February 14, 2024

Jme TV (grumpy old man edition)

The Jme TV website has been live for a month. It remains a work in progress. The layout is bare bones. Site navigation barely exists. A Roku player is "coming soon." But rest assured that "We are planning to add new features from April," which suggests the current website may simply be a placeholder.

To give credit where it is due, you can now bookmark shows in your browser and you don't get logged out every time you close the browser tab.

Still, it wouldn't hurt to fix the UI problems, such as a useless banner that takes up half of the home page. The oversized genre icons that belong in a menu. Get rid of horizontal scrolling. NHK World Japan has a list-based program guide. Viki has a grid-based program guide. Both are so much better. Pick one.

I really cannot overemphasize how badly designed the Jme TV website is and how difficult it would be to scale in its current configuration. Again, I have to hope it is only a placeholder and something better will emerge in April.

In Japan, everything starts in April, from the school year to the corporate fiscal year. Except for the NHK Taiga drama. It starts in January. Speaking of which, new episodes of the Taiga drama are being added every week. Along with other recent TV Japan content, the catalog no longer feels so threadbare.

Although it's akin to filling a swimming pool with a squirt gun.

My theory for the premature rollout is that NHK Cosmomedia went ahead and pulled the plug on its TV Japan cable contracts and has to fill that hole by April 2024 with something. They should have followed the herd and called the new site TV Japan Plus or NHK World Plus and reused what they had on hand.

As a previous dLibrary Japan subscriber, I signed up for $9.99/month. That $9.99/month price lasts three months and then skyrockets to $25/month, which makes this a three-month experiment. Nothing NHK Cosmomedia has put on the table so far is worth $9.99/month, let alone 2.5 times that.

Once upon a time, TV Japan had a monopoly on live-action Japanese content and could charge whatever the market could bear. That didn't mean we liked it. As one Reddit commenter puts it, "$25/month for mostly NHK through an already overpriced cable package was one of the larger ripoffs in my life."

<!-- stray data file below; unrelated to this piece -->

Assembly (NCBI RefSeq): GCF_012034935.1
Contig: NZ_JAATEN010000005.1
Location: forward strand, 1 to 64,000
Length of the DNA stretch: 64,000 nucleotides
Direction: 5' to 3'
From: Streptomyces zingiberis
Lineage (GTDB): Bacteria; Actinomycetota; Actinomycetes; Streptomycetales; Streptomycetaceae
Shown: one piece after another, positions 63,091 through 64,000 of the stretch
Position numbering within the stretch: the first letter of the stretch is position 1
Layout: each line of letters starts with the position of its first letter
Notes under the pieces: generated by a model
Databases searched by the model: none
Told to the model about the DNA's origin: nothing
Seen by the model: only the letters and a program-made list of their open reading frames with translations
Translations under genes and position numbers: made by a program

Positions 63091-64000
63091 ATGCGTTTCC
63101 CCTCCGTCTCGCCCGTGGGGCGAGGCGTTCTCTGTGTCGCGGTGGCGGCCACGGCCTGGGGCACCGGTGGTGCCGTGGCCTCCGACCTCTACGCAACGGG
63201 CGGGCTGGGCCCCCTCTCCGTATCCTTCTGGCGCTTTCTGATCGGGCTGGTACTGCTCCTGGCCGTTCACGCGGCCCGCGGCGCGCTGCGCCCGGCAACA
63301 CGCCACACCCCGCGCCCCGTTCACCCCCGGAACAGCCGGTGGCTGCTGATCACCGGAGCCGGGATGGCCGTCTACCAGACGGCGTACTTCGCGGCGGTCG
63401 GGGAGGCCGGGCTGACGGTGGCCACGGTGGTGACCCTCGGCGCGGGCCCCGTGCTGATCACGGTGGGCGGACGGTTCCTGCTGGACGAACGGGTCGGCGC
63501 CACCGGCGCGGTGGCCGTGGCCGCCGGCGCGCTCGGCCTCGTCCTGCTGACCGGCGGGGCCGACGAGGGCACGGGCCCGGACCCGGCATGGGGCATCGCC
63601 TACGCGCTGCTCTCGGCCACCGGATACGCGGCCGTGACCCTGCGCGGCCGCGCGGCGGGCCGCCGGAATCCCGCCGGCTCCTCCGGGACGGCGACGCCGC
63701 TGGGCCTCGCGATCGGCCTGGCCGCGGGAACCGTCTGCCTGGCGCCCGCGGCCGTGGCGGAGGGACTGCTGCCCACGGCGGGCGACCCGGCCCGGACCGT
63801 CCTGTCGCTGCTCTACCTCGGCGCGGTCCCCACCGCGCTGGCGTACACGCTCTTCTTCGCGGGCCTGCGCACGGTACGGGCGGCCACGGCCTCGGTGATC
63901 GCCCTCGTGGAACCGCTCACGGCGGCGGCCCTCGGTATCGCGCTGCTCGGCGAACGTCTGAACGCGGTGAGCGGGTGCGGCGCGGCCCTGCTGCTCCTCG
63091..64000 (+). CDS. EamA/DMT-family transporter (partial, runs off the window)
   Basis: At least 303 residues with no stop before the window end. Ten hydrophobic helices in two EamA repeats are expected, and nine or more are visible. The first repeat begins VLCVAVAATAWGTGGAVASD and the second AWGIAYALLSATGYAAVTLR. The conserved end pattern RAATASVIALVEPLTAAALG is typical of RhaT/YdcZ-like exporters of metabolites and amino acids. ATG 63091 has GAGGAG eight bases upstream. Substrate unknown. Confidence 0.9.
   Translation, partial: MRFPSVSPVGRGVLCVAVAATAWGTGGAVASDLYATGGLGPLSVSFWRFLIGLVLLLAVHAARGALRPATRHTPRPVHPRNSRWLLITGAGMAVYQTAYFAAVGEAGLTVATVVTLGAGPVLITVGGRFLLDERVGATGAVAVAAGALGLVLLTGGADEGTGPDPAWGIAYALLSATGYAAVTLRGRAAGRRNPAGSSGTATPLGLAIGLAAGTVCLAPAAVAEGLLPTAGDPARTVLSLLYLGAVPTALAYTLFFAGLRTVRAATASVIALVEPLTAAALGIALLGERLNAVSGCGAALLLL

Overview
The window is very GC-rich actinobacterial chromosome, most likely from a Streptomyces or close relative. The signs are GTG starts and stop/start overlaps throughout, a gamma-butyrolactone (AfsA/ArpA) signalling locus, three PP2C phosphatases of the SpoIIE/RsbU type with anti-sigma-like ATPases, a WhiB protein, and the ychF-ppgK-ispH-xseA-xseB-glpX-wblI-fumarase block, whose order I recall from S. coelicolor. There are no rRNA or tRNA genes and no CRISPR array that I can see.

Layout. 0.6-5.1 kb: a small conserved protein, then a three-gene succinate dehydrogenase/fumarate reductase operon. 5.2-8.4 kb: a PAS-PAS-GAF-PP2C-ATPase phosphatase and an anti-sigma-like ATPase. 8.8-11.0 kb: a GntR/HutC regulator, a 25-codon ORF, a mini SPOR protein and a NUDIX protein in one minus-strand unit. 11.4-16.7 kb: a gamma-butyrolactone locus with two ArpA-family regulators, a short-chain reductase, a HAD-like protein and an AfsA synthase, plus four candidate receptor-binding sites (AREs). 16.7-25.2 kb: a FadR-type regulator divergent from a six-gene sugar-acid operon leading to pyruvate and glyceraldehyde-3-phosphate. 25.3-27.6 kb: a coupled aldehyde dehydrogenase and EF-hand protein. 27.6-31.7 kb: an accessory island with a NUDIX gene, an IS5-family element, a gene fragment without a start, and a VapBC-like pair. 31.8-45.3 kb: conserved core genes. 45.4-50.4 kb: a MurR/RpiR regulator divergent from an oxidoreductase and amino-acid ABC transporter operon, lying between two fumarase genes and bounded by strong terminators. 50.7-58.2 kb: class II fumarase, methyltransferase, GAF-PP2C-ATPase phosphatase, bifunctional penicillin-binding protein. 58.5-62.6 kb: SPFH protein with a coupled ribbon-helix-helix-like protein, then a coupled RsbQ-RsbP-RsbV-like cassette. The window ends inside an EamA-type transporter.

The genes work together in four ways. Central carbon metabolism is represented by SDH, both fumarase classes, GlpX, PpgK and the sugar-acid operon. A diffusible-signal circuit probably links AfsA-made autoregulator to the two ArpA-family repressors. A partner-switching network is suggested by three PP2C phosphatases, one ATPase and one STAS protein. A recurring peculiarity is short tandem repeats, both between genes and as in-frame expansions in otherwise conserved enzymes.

Taken together, there is plenty of Japanese content on Viki ($5.99/month), Netflix ($6.99/month), and Crunchyroll ($7.99/month) I could be watching instead. All three don't add up to $25/month and I don't subscribe to all three at the same time. And that's not counting NHK World Japan (free) and Tubi (free).

The only criteria Tubi appears to follow when licensing Japanese content is that it's cheap and available. It's an approach that delivers a lot of dreck, but at the same time, often yields pleasant surprises, like the Edo period Detective Dobu television series from 1991. I just wish Tubi would make it easier to find.

If NHK Cosmomedia had any sense, it'd make the site free until it becomes fully functional and then copy Rakuten Viki's pricing plan, starting at $5.99/month.

It could offer a premium tier to those who want to watch live broadcasts and real-time news (though NHK's domestic news programs are free on the NHK World Premium website).

Anyway, we'll find out in April if there is any there there. I have to admit, morbid curiosity is my main motivation now. Like, you can't sign up for TV Japan using the information on the TV Japan website. It points you to providers who have removed TV Japan from their lineups. But that page hasn't been taken down.

This is the same page that states, "The price of TV Japan is about $15/month." That has never been true and yet it's been posted there for a year. One cynical explanation is that it doesn't matter because it's all going away in April. Another is that the left hand doesn't know what the right hand is doing.

Oh, and to answer a previous question, the name "is derived from the hope that Jme can help bridge Japan (J) and (me)." At least the URL is easier to remember.

Related posts

Whither TV Japan
dLibrary Japan (big upgrade in the works)

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# posted by Anonymous Anonymous
4/01/2024 11:51 AM   
Well, here it is April: Shinnyuusha and everyone else in Japan are making a fresh start of it (whatever it might be). Jme? Looks and works just as badly as last month. The biggest complaint for me is the strict adherence to Japanese broadcast scheduling - TvJapan made at least some concessions to the various U.S. time zones. Per Fujino Shimpei, Cosmomedia executive ,speaking to the Rafu Shimpo news site, "The schedule of programs will be a slightly different,” Fujino explained. “NHK World Premium is distributed live from Tokyo, so it can be difficult for people in the U.S. to watch live in a timely manner, taking into account the time differences between Japan and North America, as well as between Eastern and Western Japan and Hawaii.” So basically, shikata ga nai - you the viewer are s.o.l. as far as a convenient viewing experience. Hopefully Cosmomedia takes at least some heed of the current widely negative reviews of the app and make needed improvements, but I'm not hopeful.